Katharine Hepburn is remembered as a feminist icon because of her liberal views on gender equality and the strong roles she played in movies. However, her personal ideology was rarely reflected in the Golden Era movies she made. If you actually watch her movies from the 1930s to the ’50s, you’ll find that most of the stories don’t promote feminist messages. In fact, while she often played very strong women, most of Hepburn’s characters show us through their experiences that being an independent career woman is no substitute for being traditionally feminine.
Few of her films depict this message more clearly than her movies with Spencer Tracy. These two great actors, both Academy Award winners, made nine movies together over the course of 25 years. In these films, they usually played characters who were married or who planned to get married.
Many of Hepburn’s collaborations with Tracy show that women have little to gain by winning the battle of the sexes. This started with their first movie together, “Woman of the Year” (1942). The theme was most notably repeated in “Adam’s Rib” (1949). Both movies focus on a married couple whose relationship is threatened by professional competition.
In “Woman of the Year,” Tess Harding (Hepburn) is a woman about town and international columnist. Sam Craig (Tracy) is a down-to-earth sportswriter. They have nothing in common besides working for the same New York newspaper. When these two writers battle in their respective columns over the value of sports during wartime, their editor (Reginald Owen) brings them together for a truce. They feel immediate chemistry with each other, and Sam invites Tess to her first baseball game.
Getting to know each other, they don’t find much in common except an overwhelming attraction. After just two dates, they decide to get married. However, as they struggle to squeeze the wedding into Tess’s hectic schedule, Sam wonders if this is an example of how their married life will be.
In “Adam’s Rib,” Adam (Tracy) and Amanda Bonner (Hepburn) are married lawyers. Adam is an assistant district attorney, while Amanda is a private lawyer. They seem to have a happy Manhattan marriage until a controversial news item starts an argument.
The spouses argue about the most sensational case of the day. Doris Attinger (Judy Holliday), a young wife and mother, shot her husband, Warren (Tom Ewell), when she found him in another woman’s apartment. While Adam believes that no one is entitled to break the law, Amanda argues that Doris was defending her marriage, as any man would defend his home. The issue goes from a casual disagreement to a full-fledged battle when Adam is assigned the case. Eager for Doris to receive justice, Amanda decides to represent her. As Adam and Amanda go head-to-head in court, their marriage is on trial as much as the Attingers’.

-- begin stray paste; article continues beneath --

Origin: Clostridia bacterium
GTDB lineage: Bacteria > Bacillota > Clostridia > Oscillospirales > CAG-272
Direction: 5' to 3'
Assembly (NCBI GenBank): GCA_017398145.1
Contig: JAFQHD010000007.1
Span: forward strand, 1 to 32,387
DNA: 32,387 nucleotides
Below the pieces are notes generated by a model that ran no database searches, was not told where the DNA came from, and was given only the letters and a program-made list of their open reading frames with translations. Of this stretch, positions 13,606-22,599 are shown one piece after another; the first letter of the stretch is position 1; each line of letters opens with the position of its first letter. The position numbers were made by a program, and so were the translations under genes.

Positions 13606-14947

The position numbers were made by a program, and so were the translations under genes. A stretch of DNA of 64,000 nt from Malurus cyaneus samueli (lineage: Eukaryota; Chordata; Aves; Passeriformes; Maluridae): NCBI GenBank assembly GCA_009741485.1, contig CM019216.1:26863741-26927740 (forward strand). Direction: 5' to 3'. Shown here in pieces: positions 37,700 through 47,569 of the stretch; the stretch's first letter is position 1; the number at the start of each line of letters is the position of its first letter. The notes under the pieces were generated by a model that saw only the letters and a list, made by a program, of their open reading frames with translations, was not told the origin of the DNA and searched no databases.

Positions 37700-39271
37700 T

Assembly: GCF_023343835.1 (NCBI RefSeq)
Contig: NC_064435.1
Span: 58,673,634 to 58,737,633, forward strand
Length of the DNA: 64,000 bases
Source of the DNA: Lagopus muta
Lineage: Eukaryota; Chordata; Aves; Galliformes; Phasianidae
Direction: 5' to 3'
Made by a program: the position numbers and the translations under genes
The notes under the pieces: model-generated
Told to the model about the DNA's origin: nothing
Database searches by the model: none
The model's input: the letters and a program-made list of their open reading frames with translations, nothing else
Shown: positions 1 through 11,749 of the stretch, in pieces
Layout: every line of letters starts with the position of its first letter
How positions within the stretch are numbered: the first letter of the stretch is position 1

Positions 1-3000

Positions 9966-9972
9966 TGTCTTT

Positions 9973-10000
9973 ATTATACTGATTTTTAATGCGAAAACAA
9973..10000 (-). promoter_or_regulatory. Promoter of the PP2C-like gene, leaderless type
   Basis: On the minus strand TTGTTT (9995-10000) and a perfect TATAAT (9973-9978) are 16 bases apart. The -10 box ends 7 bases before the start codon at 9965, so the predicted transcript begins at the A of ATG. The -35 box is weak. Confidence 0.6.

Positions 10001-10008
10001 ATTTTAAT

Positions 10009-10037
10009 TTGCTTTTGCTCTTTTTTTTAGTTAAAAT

From this point on, the movies progress similarly. Each wife wins a great victory, but she goes too far. Then, her husband leaves her. At that point, she realizes that all her professional success is empty without the man she loves.
You could almost consider “Adam’s Rib” a continuation of “Woman of the Year.” If Tess and Sam didn’t solve their problems early on in their marriage, they undoubtedly would have come to a similar juncture as Amanda and Adam face, although in different professions.
Career Women With a Cause
Both Tess Harding and Amanda Bonner are more than career women. They are proud, outspoken feminists. Tess Harding’s beloved aunt and mother figure, Ellen (Fay Bainter), was a leader in the women’s suffrage movement; Tess obviously idolizes her.
Early in the film, we see Tess speaking at a women’s emancipation meeting about ladies’ chances to prove themselves during the war. When Sam asks her to marry him, she admits that she never thought she would marry because she hates to be tied down.
Once they are married, it becomes obvious that Tess doesn’t plan on changing her life to accommodate Sam. He moves into her apartment, which is flooded with European dignitaries on their wedding night. Time for each other is sandwiched between her international events. She can’t cook. She shows little genuine interest in her husband’s work.
Sam tries to be understanding of how busy she is, but their difficulties reach a climax when she is named “Outstanding Woman of the Year.” He harshly states, “The ‘Outstanding Woman of the Year’ isn’t a woman at all.” It’s then that he realizes that their relationship is “neither perfect nor a marriage.”